The Times of Misfortune tour (54BAM/ €27.60) helps decode the complex layers that make up Sarajevo, where a new national flag has been hoisted seven times in the past 150 years. Sarajevo Insider guides do a masterly job explaining the tempestuous transitions, focusing on the war from 1992 to 1995. You’ll take in panoramas of the valley from the ancient White Fortress before returning to town to the site of Archduke Franz Ferdinand’s assassination, in 1914, and the cemetery-surrounded Olympic stadium. The highlight is the Tunnel Museum, where, in 1993, citizens dug a 792m subterranean passageway that became the besieged city’s sole supply line to the outside world.
Dining in the hood
Take a taxi (5BAM/€2.55) into the foothills through Sarajevo’s oldest, Ottoman-era mahalas (neighbourhoods) for lunch at Restaurant Kibe. When you get to the house, ring the doorbell (reservations are a must) and climb the stairs to a diningroom anchored by a fireplace and surrounded by panoramic views of town. Kib serves some of the city’s best traditional dishes. For a starter, try sour-cream-smothered klepe (12 BAM/€6.13): meat-filled Bosnian ravioli. To guarantee the spit-roasted lamb (14BAM/€7.15), a specialty, place your order when you make a reservation. Before pushing away from the table, loosen your belt buckle for the fresh pita od jabuka, or apple pie (5BAM/€2.55).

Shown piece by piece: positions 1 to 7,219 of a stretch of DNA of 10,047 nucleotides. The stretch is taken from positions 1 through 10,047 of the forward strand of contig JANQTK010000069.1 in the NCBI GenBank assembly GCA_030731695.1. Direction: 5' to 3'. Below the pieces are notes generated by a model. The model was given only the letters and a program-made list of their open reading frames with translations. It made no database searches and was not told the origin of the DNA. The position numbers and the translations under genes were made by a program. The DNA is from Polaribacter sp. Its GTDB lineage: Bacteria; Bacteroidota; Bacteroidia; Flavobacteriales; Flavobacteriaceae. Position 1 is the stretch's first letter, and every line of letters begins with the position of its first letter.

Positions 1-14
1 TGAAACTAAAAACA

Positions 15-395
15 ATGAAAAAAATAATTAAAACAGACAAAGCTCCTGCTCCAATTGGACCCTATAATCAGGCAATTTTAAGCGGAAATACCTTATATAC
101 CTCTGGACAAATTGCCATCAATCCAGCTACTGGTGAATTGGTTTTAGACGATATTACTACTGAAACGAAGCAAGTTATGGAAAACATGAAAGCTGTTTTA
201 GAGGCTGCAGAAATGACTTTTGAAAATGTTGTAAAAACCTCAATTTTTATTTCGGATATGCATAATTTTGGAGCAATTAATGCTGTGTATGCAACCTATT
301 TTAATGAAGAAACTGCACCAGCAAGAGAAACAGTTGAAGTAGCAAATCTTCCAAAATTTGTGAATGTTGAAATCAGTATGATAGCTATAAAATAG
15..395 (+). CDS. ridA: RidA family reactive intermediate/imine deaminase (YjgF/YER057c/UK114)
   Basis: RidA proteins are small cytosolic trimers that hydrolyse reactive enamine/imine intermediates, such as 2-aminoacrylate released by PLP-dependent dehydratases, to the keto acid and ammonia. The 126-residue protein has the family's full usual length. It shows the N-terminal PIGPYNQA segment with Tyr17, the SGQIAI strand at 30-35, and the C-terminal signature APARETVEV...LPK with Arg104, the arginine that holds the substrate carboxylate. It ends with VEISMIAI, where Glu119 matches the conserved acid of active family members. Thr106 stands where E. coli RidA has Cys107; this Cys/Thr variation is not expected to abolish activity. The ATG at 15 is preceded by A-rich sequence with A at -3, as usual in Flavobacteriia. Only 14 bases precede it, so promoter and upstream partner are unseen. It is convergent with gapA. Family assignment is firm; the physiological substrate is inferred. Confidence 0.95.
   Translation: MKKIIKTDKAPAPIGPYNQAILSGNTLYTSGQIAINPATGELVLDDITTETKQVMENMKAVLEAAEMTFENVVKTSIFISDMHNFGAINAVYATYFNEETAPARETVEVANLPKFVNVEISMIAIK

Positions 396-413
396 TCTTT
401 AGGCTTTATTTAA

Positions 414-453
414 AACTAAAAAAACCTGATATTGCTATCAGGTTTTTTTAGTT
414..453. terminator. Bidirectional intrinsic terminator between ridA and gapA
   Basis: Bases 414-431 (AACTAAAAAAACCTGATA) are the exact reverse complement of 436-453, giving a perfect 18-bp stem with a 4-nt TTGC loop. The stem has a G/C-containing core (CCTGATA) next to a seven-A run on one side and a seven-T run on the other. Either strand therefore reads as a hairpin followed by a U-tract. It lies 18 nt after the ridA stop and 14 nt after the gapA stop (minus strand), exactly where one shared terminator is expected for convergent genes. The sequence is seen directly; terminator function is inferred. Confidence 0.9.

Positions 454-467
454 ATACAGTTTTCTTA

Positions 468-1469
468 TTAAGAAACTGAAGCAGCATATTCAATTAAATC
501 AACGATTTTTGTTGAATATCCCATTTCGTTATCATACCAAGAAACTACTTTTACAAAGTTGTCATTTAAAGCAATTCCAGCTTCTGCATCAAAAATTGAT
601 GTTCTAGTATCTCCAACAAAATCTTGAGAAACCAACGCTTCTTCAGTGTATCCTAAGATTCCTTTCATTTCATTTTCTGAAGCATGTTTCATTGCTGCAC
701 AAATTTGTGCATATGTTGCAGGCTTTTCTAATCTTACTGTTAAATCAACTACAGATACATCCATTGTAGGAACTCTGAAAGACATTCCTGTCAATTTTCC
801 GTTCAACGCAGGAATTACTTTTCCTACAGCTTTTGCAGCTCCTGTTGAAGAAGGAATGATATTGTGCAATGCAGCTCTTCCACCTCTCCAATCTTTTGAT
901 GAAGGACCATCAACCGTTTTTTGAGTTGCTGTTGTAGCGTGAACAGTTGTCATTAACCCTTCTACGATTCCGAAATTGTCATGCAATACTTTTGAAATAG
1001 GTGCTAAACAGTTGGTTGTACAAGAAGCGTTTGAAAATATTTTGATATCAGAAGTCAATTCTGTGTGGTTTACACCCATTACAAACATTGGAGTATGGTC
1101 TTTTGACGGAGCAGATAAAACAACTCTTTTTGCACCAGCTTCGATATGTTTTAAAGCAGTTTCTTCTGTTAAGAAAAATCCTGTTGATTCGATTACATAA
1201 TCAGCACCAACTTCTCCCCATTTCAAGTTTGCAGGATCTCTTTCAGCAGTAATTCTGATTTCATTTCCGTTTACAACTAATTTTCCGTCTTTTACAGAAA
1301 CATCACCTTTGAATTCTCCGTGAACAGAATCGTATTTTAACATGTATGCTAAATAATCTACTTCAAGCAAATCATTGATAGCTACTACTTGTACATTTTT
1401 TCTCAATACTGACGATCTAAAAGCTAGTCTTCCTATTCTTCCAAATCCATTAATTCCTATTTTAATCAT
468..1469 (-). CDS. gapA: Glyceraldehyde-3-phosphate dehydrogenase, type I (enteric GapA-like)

Along Sarajevo’s main shopping promenade, which changes name from Saraci in the Ottoman quarter to Ferhadija in the Secessionist-era zone, artisans sculpt, stitch and solder in hidden-alley shops. Down one alley, visit Kazandzijska Radnja at Kazandziluk 18, where Muhamed Husejnovic hammer-shapes copper coffee sets. Next to the 16th-century Gazi Husref-bey Mosque, Becart specialises in site-crafted silver jewellery. On Ferhadija, at Edo, the shoemaker Edo Smajic takes your footprint and creates one-of-a-kind leather shoes and boots, keeping your file for future orders.